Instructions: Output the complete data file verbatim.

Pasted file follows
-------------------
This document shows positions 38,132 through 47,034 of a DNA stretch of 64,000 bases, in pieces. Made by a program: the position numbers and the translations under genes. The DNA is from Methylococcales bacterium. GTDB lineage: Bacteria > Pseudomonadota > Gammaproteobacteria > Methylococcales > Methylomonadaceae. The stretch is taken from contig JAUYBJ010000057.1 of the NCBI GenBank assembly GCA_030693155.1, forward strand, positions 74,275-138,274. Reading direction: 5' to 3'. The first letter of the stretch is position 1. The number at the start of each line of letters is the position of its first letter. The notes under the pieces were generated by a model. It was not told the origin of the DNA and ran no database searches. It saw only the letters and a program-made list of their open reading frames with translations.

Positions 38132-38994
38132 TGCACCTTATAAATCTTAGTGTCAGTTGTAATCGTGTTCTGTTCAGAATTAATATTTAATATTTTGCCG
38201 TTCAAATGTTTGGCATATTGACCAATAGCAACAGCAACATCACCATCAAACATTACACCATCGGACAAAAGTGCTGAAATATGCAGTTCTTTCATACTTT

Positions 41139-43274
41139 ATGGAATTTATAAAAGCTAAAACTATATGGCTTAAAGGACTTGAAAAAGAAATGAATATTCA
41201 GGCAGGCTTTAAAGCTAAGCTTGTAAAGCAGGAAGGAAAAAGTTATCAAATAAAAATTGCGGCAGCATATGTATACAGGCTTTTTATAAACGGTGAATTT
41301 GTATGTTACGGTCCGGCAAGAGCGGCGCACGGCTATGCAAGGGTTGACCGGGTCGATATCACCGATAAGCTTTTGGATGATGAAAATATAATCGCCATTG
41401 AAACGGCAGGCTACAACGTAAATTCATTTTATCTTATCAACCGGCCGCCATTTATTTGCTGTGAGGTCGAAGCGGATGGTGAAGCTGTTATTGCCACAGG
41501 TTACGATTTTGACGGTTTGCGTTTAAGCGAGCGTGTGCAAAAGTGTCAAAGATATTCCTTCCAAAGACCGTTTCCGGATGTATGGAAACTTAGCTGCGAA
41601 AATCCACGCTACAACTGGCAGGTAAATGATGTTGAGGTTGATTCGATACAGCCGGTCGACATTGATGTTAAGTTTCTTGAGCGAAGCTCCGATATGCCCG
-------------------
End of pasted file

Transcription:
This document shows positions 38,132 through 47,034 of a DNA stretch of 64,000 bases, in pieces. Made by a program: the position numbers and the translations under genes. The DNA is from Methylococcales bacterium. GTDB lineage: Bacteria > Pseudomonadota > Gammaproteobacteria > Methylococcales > Methylomonadaceae. The stretch is taken from contig JAUYBJ010000057.1 of the NCBI GenBank assembly GCA_030693155.1, forward strand, positions 74,275-138,274. Reading direction: 5' to 3'. The first letter of the stretch is position 1. The number at the start of each line of letters is the position of its first letter. The notes under the pieces were generated by a model. It was not told the origin of the DNA and ran no database searches. It saw only the letters and a program-made list of their open reading frames with translations.

Positions 38132-38994
38132 TGCACCTTATAAATCTTAGTGTCAGTTGTAATCGTGTTCTGTTCAGAATTAATATTTAATATTTTGCCG
38201 TTCAAATGTTTGGCATATTGACCAATAGCAACAGCAACATCACCATCAAACATTACACCATCGGACAAAAGTGCTGAAATATGCAGTTCTTTCATACTTT

Positions 41139-43274
41139 ATGGAATTTATAAAAGCTAAAACTATATGGCTTAAAGGACTTGAAAAAGAAATGAATATTCA
41201 GGCAGGCTTTAAAGCTAAGCTTGTAAAGCAGGAAGGAAAAAGTTATCAAATAAAAATTGCGGCAGCATATGTATACAGGCTTTTTATAAACGGTGAATTT
41301 GTATGTTACGGTCCGGCAAGAGCGGCGCACGGCTATGCAAGGGTTGACCGGGTCGATATCACCGATAAGCTTTTGGATGATGAAAATATAATCGCCATTG
41401 AAACGGCAGGCTACAACGTAAATTCATTTTATCTTATCAACCGGCCGCCATTTATTTGCTGTGAGGTCGAAGCGGATGGTGAAGCTGTTATTGCCACAGG
41501 TTACGATTTTGACGGTTTGCGTTTAAGCGAGCGTGTGCAAAAGTGTCAAAGATATTCCTTCCAAAGACCGTTTCCGGATGTATGGAAACTTAGCTGCGAA
41601 AATCCACGCTACAACTGGCAGGTAAATGATGTTGAGGTTGATTCGATACAGCCGGTCGACATTGATGTTAAGTTTCTTGAGCGAAGCTCCGATATGCCCG